PHOTO: Massachusetts Governor Mitt Romney speaks at a signing ceremony for the state’s healthcare reform bill, at Faneuil Hall in Boston, April 12, 2006. REUTERS/Brian Snyder

13 comments

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What an excellent piece, Governor Patrick! I’m proud to live in a state with a governor who cares so much for the health and well-being of our citizens here and across the US. Many MA physicians also support our state and national healthcare reform; Dr. Bonnie Norton talks about what she’s seen since our healthcare laws went into effect here: http://OFA.BO/qSqrVk

Posted by EDahlPR | Report as abusive

First of all, people aren’t simply ‘encouraged’ to get health insurance. They are forced to or else incur a hefty tax penalty. As for controlling costs? That’s not been my experience. In the past 3 1/2 years my monthly premium has increased 54%! As a self employed low income person last year, I should have qualified for the MassHealth supplemental program. After filling out the 16 page application I didn’t even get a reply. I guess that’s how the state keeps it’s cost low by tossing out people applications. As for the health care itself…try making a doctors appointment… You’re lucky to 1) find a doctor accepting new clients and 2) get an appointment within the next 4 months. This health plan CLEARLY favors the billion dollar private insurance companies over citizens. Give us real ‘universal health care’, government provided health care like Canada and other countries that aren’t controlled by private corporations.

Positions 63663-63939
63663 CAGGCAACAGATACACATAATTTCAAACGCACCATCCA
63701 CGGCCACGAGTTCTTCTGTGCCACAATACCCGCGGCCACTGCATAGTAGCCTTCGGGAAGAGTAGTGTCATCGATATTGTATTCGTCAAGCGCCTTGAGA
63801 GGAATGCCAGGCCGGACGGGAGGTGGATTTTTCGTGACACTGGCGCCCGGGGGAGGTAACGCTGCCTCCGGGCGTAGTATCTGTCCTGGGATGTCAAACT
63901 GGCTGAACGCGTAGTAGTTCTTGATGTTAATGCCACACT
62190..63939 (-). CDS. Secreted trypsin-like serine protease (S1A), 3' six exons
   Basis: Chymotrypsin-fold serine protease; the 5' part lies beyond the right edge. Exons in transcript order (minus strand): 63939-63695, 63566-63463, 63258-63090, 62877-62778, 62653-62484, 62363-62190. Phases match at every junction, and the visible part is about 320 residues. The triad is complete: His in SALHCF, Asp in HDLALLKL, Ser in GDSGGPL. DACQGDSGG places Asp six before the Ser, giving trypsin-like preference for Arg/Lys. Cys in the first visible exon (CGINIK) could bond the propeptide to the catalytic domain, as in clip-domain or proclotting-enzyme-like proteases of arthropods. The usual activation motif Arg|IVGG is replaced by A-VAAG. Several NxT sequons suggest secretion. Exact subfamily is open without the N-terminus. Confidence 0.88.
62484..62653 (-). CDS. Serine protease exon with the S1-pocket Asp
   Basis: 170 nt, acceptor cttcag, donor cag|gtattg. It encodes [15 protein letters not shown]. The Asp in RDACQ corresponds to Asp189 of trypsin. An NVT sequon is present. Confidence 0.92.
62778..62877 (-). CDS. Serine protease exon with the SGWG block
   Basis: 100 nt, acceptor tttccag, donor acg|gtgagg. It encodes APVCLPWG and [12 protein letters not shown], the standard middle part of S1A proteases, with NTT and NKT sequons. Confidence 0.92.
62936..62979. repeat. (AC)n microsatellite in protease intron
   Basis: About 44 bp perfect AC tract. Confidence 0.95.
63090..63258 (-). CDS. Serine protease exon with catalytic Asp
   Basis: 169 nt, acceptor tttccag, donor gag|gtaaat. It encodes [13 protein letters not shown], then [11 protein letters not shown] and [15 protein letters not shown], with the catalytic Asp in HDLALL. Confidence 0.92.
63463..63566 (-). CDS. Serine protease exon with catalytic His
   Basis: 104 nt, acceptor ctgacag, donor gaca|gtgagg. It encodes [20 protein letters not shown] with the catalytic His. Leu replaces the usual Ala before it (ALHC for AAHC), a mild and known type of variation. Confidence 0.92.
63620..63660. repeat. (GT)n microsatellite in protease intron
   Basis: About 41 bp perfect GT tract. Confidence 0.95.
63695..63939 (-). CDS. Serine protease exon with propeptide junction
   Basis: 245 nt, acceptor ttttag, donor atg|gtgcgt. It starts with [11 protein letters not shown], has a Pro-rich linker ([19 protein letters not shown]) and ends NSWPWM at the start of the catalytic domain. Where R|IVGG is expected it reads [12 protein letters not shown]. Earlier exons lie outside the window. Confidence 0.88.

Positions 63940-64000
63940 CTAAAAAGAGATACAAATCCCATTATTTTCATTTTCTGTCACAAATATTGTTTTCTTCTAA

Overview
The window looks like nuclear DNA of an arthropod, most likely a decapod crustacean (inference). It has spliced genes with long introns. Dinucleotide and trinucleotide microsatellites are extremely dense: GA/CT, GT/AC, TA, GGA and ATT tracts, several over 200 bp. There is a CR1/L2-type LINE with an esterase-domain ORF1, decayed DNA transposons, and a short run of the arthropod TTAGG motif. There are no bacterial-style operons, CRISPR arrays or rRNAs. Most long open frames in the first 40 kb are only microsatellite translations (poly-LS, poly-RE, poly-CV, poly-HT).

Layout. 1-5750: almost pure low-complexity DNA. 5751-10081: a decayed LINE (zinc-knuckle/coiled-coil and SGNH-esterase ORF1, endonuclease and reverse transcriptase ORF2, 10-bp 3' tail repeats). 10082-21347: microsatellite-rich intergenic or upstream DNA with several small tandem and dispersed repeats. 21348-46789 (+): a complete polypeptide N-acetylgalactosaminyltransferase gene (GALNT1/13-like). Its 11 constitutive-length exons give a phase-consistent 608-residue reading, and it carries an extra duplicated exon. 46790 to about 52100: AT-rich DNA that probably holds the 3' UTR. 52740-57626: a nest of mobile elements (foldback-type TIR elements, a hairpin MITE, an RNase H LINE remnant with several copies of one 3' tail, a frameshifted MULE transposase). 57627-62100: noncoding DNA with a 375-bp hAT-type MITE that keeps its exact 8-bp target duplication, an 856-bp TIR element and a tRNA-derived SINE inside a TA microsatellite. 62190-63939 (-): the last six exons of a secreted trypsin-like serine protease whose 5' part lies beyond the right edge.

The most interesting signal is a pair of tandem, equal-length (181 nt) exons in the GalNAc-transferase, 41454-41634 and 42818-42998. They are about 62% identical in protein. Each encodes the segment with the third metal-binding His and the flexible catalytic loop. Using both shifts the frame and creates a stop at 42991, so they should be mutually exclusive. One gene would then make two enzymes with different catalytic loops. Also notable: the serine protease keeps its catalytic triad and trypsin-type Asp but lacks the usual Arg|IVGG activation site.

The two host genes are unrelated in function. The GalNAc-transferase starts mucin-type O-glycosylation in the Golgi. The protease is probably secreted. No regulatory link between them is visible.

Posted by MikeyJoey | Report as abusive

Universal healthcare is inevitable. Given the irrational opposition to it among certain conservatives, it will be years in the making. But I credit Obama and Romney for taking the first steps.

Posted by AlkalineState | Report as abusive

Romneycare is a 70 page bill, while Obamacare is nearly 3,000 pages. Obamacare is a monstrosity. Romneycare did not rob Medicare of half a trillion dollars as Obamacare has. Last, Romneycare does not violate the interstate commerce clause since it only affects Mass.

Posted by moonhill | Report as abusive

If given the change Obama care will be able to do the same thing.

Posted by Susanbsbi | Report as abusive

Universal Healthcare is a given right; not an option. Therefore everyone must be required to get coverage whether you want it or not. There is no compromise.

We also need much, much MUCH higher taxes across the board…rich, poor, and all in between must pay out at least 45% of annual income in taxes so entitlement programs and healthcare subsidies for the poor can be sustained.